Colorado hopes to become America’s “best state for biking” with the launch of a $100 million scheme to foster the usage of pedal-powered transportation via heavy investment in cycling infrastructure.
States Governor John Hickenlooper unveiled the ambitious public-private project to spend in excess of $100 million over the next four years on encouraging bike usage while at the Interbike convention in Las Vegas — North America’s largest annual trade event for the bike industry.
Hickenlooper pointed to the economic as well as environmental benefits that improved programs and infrastructure for bicycling could bring to Colorado.
“Biking can be such a positive force, and I think being the best biking state is going to fuel economic growth and tourism,” said Hickenlooper. “It’s going to lead us toward a cleaner environment, and it’s going to help us be the healthiest state in America.”
The Colorado Pedals Project will enable local communities to exercise greater say over their own transit schemes — whether that includes, cycling, walking, or motorised transportation.
Initial missions for the project will include documenting all the trails in the state of Colorado, whether natural, paved, or dedicated to bicycle usage, as well as as a marketing campaign to bolster support for the program locally. Furthermore, the campaign will promote the state’s new cycling infrastructure and the improved access to the natural environment it provides to tourists from elsewhere.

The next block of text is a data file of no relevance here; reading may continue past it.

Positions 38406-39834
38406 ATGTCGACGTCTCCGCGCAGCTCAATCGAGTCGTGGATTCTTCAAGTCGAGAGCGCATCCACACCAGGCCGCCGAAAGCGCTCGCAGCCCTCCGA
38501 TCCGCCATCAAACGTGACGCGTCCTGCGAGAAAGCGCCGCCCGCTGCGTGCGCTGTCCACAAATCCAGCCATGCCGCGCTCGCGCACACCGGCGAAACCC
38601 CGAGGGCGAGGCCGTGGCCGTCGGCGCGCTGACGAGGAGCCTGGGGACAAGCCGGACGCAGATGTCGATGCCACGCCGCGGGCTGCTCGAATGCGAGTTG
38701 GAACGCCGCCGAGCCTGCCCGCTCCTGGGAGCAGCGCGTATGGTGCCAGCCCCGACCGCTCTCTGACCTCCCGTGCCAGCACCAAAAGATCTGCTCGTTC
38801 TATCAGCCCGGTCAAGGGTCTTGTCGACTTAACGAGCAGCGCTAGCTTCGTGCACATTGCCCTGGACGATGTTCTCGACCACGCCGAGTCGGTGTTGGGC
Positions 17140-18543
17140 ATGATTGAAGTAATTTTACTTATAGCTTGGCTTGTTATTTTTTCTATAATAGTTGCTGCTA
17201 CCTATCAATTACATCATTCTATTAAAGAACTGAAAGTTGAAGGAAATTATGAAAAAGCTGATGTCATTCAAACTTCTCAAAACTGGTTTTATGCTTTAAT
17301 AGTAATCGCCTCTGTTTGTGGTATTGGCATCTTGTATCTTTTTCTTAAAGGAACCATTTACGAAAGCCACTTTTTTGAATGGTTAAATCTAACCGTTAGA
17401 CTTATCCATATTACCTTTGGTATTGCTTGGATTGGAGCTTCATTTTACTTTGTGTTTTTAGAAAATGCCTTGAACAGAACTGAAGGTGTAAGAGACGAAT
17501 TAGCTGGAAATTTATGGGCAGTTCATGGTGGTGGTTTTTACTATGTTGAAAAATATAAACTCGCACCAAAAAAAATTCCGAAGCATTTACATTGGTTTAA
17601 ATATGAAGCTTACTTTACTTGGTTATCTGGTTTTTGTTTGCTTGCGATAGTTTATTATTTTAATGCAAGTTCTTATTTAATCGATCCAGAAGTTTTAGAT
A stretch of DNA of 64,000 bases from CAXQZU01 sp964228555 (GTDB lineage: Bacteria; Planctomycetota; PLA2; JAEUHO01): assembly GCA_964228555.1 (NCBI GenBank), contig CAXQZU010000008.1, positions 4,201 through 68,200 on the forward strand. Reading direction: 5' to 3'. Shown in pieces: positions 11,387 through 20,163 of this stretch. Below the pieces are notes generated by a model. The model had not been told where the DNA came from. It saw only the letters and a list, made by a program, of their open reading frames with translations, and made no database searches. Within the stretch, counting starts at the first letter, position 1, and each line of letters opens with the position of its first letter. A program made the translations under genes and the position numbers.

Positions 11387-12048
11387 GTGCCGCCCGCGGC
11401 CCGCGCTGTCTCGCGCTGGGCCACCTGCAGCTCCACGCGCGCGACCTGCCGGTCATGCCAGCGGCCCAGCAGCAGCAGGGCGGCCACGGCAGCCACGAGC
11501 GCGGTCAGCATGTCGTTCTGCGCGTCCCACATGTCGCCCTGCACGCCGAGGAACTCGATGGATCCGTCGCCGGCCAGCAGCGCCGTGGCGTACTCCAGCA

The plan outlines as much as $60 million in spending on bike and pedestrian infrastructure, to be funded by the Colorado Department of Transportation, the federal government’s Transportation Alternatives Program, and the Congestion Mitigation and Air Quality Improvement Program.
A further $30 million will be provided courtesy of the Great Outdoors Colorado initiative and its drive to improve the connectivity of outdoor trails, while roughly $10 million will be spent on the maintenance and expansion of Colorado’s Safe Routes to School program.
Hickenlooper pointed to Denmark as an outstanding example of successful investment in cycling infrastructure. Over half of all Danes commute to work via bicycle, while a quarter of all transportation outlays in the capital of Copenhagen are directed at cycling infrastructure.
“Denmark clearly shows the benefits of making these long-term investments within narrow, achievable plans,” Hickenlooper said. “[Denmark] creates bicycle-friendly communities and infrastructure that far outweighs the costs.”